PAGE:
The female nude – magical, erotic, aesthetic – has been modeled and painted since prehistory. Appearing rarely and awkwardly in the earliest art, she attained fulfillment and glory in ancient Greece. In their idealized treatment of the nude, The Greeks established a standard that only the asceticism of the Middle Ages ignored. The artists of the Renaissance and their successors of the eighteenth and nineteenth centuries revived the nude, and by the 1930’s she was again a conventional form. It was inevitable that she should become a favorite subject of photography.
…photographers of England made the mistake of attempting to emulate painting. The few nudes visible in Victorian photographs are usually languid participants in banal, morally edifying allegorical arrangements. These photographs only emphasize the worst aspects of the paintings they strove to resemble. All in all, the nude found nineteenth-century England a chilly climate.
The question of the artistic status of photography has been continually discussed since the very invention of the camera. Those who do not believe it is an art point to the seemingly accidental nature of the process (the photographer has no real control over his medium to the degree that the artist has) and the fact the photograph is always a picture of a particular or real thing, whereas a painting or drawing is a generalization, an interpretation. This specific quality of the camera is never more apparent than in a photograph of a nude: we are looking at an individual, real woman. However, we will always misunderstand and under-appreciate the finest photography if we insist on judging it by the standards of fine art. What we must look for are photographs which combine the camera’s unique qualities with a sense of form and mood.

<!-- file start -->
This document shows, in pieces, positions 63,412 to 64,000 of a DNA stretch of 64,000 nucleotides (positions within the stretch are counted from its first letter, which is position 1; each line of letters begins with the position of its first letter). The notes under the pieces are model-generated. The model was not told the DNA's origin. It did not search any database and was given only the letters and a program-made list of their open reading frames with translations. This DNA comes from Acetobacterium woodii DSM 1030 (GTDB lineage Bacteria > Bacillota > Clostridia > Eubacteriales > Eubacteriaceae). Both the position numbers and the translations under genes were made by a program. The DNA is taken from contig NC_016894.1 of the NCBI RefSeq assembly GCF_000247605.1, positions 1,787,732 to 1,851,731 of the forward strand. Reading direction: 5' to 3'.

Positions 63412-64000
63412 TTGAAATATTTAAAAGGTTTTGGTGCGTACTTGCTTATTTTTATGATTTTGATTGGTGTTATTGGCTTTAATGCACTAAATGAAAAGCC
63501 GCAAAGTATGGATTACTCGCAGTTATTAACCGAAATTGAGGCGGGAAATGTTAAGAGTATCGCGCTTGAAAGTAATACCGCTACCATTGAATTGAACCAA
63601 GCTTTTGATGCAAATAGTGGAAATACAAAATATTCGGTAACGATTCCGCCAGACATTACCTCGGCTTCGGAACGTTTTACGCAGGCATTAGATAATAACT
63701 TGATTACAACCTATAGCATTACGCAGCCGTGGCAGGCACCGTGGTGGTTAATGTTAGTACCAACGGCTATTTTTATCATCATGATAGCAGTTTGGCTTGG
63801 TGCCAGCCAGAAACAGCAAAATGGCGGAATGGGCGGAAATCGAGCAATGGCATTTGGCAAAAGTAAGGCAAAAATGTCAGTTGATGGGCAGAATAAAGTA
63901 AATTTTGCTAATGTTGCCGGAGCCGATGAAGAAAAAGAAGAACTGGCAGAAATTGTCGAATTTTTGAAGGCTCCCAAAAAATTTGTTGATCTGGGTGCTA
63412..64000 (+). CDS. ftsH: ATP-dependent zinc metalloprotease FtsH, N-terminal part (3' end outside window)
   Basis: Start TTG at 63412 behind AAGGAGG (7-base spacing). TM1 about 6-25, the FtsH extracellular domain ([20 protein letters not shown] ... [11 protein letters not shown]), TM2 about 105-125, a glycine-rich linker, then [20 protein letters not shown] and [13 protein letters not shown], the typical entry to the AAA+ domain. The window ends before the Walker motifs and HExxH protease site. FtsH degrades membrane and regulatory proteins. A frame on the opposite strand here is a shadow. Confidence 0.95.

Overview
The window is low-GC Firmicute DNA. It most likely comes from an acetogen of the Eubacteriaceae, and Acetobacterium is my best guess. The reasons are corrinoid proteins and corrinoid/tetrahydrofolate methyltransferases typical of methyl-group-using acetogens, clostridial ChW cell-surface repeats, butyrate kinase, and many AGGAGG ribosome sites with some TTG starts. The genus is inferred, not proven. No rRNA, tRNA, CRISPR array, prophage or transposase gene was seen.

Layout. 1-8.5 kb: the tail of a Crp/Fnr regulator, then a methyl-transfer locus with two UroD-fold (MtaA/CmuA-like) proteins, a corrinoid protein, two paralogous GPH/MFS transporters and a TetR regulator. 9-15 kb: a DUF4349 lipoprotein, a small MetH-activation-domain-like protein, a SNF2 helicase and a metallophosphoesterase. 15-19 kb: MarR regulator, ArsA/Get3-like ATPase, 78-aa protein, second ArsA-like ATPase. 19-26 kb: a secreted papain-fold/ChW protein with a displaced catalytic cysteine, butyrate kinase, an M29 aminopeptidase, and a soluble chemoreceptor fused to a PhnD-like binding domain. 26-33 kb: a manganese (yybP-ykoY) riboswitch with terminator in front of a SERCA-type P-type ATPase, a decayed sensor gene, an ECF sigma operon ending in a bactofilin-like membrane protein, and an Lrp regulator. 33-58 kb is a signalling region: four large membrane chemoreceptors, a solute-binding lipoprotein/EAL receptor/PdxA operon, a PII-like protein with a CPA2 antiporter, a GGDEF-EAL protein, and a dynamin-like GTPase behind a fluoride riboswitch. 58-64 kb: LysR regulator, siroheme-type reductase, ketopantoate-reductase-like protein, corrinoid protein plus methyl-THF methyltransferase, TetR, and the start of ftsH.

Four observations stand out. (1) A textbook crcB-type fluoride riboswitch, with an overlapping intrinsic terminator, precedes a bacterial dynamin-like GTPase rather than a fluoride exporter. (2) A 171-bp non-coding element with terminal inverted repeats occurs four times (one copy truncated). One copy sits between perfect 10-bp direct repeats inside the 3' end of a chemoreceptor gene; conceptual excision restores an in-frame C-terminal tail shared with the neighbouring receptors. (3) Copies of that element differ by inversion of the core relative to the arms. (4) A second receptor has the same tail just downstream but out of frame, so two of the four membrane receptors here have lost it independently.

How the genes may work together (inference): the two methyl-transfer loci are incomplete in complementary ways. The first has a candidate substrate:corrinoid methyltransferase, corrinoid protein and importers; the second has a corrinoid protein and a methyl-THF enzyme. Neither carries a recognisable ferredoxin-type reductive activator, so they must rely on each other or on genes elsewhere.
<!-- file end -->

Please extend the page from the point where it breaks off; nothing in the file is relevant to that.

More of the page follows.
Not only are photographers as a group more concerned with the expression of form and style through the nude than painters and sculptors today, but, it can be argued, photography is at present the last refuge of the nude. Today in art the nude, if she appears at all, is simply one more form among others. The expression of her moods and nuances, as well as her actual form, have been abandoned to the realism of photography.